Central banks and climate change: all hot air


Sovereign wealth funds, state investment vehicles that collectively have over $8tn in assets under management, appear obvious candidates to spearhead investment into climate-friendly assets. Most have long-term investment horizons, and all work in the interests of nation states that would need to spend big to mitigate the impact of global warming.

Some recognise this. Norges Bank Investment Management, or NBIM, which somewhat ironically derives its wealth from Norway’s vast oil supplies and which is touted as the world’s largest sovereign wealth fund, has made ESG goals a core part of its investment strategy. Increasingly it pays to go green. Global SWF, a data platform that tracks over 400 sovereign wealth funds and public pension funds, notes in a report out earlier this year that Australia’s Future Fund has “along with a sound investment strategy, historically yielded excellent results” and made money “in both rising and falling markets”.

It may not always be the case that going green makes short term gains —— a lot of the assets in certain parts of the ESG sphere may now be overvalued. But, combine the dangers of being stuck with stranded assets with the reasons we’ve listed for the official sector going green, and what strikes us as odd is that the stance of NBIM and the Future Fund is not replicated across the board. When broadened out to include all of the top 100 funds, Global SWF finds just 35 of them have an ESG report:

For those who follow the world of official sector asset management, this might not come as much of a surprise. Despite their capacity to set the agenda, the official sector has often been too conservative to do so and tended to follow the herd —— even when such decisions have run counter to the interests of the state they represent. During the global financial crisis, for instance, reserve managers pulled $500bn-worth of dollar liquidity at a time when their counterparts in central banks were struggling to cope with a lack of greenback funding.

Central bank reserve managers, which are responsible for north of $12tn in reserves, have traditionally had a different set of responsibilities to sovereign wealth funds. Traditionally tasked with stabilising volatile movements in their domestic currencies, which can spook investors and exporters, they hold assets that are liquid enough to sell quickly so that, in the event of turmoil, they can intervene in FX markets. They are primed for preventing crisis and therefore not so focused on the longer-term.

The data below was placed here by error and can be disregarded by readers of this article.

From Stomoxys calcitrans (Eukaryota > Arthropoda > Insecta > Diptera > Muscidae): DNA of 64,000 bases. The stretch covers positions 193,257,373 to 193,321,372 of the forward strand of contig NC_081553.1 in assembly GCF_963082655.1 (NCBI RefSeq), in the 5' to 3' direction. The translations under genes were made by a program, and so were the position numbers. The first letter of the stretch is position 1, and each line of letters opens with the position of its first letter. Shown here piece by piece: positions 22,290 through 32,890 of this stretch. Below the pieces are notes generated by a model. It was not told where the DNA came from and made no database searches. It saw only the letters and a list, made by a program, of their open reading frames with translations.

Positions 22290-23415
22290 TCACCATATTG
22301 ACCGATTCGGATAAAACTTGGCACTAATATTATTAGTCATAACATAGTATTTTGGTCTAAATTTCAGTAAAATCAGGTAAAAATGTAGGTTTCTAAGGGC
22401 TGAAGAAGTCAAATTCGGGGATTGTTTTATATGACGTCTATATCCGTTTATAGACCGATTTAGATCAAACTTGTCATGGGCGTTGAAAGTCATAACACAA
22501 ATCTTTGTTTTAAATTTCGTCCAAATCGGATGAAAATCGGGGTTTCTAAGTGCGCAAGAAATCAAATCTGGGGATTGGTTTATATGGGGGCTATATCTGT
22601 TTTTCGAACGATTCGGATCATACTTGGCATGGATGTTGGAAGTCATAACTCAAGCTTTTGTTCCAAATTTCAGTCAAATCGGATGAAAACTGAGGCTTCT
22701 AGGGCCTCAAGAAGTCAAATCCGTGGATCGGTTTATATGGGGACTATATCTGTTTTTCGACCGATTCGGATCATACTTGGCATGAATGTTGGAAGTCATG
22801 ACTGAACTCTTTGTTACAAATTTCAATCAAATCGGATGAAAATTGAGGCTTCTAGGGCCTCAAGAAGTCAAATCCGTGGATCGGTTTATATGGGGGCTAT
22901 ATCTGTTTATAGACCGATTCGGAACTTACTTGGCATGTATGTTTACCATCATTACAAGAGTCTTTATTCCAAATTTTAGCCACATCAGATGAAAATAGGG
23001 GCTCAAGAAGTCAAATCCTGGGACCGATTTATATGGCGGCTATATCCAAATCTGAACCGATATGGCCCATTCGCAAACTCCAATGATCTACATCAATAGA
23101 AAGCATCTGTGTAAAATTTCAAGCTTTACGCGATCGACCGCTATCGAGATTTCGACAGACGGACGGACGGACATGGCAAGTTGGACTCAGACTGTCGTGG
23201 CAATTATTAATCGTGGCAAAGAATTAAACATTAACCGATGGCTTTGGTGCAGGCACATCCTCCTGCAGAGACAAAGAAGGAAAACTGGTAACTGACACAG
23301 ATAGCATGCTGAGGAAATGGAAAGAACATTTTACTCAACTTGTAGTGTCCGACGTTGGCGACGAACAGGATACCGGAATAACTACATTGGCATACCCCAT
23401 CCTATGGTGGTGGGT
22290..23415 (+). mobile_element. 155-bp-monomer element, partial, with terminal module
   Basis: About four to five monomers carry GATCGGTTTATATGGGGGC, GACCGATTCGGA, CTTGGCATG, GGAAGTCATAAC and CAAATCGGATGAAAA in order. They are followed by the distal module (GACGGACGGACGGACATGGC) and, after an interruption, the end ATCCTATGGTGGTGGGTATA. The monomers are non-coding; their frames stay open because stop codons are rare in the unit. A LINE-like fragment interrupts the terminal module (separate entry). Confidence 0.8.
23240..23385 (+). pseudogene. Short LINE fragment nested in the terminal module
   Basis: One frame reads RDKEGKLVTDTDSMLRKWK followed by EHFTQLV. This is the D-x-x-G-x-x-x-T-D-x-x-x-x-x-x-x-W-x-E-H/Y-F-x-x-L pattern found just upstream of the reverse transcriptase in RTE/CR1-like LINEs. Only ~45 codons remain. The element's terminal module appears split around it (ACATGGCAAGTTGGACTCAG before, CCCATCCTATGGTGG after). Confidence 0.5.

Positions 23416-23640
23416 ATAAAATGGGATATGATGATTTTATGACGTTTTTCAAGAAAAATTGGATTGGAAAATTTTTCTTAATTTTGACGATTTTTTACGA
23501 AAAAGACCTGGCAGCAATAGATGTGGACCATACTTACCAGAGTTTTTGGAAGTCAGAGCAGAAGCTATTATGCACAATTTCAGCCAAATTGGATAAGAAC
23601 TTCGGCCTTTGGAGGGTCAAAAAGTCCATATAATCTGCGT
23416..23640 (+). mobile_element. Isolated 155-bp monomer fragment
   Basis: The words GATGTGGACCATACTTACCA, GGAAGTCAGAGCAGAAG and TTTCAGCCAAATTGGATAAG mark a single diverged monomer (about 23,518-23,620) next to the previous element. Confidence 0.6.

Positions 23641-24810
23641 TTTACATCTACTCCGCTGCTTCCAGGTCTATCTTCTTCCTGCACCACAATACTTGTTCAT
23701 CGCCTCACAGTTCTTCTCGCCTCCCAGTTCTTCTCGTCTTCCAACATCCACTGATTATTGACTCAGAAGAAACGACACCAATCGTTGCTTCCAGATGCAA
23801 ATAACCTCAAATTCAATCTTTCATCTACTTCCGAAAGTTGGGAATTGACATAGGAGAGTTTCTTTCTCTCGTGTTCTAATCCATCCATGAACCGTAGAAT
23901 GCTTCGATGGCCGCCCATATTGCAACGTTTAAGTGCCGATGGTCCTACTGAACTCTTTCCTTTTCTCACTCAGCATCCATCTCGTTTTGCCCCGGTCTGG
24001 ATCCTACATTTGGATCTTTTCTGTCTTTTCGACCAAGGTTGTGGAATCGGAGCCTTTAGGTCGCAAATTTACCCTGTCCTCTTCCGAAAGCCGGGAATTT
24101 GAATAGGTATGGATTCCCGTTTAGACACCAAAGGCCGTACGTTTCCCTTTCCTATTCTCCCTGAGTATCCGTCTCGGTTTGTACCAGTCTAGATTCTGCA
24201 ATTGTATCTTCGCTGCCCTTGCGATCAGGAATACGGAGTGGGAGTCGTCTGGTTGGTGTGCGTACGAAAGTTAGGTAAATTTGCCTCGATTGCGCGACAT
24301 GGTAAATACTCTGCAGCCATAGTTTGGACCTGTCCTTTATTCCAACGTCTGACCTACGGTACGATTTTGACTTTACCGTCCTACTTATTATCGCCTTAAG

Some within the field are calling on reserve managers in central banks to change their tune.

At the start of this week Gary Smith of Sovereign Focus and John Nugée of Laburnum Consulting issued a joint paper that argues reserve managers ought to consider climate change enough of an emergency to make investments in technologies that will lower carbon emissions a priority:

The Paris agreement includes commitments to both cut climate-altering emissions, and continually revisit and strengthen those commitments. It is an ongoing promise. Whilst the long-term arguments for a renewable energy transition are indisputable, there will be near-term financial costs associated with the transition. The capital investment required in the rollout of solar and wind energy projects and in re-equipping households to enable the switch to green energy will require large scale funds, and will require them now.

This is the argument for mobilising all sources of national wealth to finance a green transition. Martin Luther King in his seminal 1963 speech addressed what he termed “the Urgency of Now”, and it is a phrase being used with increased frequency and vigour in the climate change debate. Now is the time to act as every year without action makes the task of restoring global climate equilibrium more difficult.

Sovereign Wealth Funds are a clear source of funding for this task, and according to the financial think-tank OMFIF, have assets under management of around $8.5 trillion. However in the current twin crises it is our view that FX reserves should also be considered as part of the solution: and at around $14 trillion take the total firepower available in national wealth accounts to a number that equates to almost 20 per cent of global GDP. This is a sizeable war chest that should not be idle at this critical moment.

Is this set to happen? The optimist in us would note that central banks have stepped up the rhetoric on fighting climate change. Even the Fed, a laggard in this area, signed up to the Network for Greening the Financial System.

Yet, so far, this has been mostly talk. And, as mentioned earlier, the official sector is not known for leading the charge. We hope we’re wrong, but we fear we may be waiting a while long for them to put their money where its mouth is.


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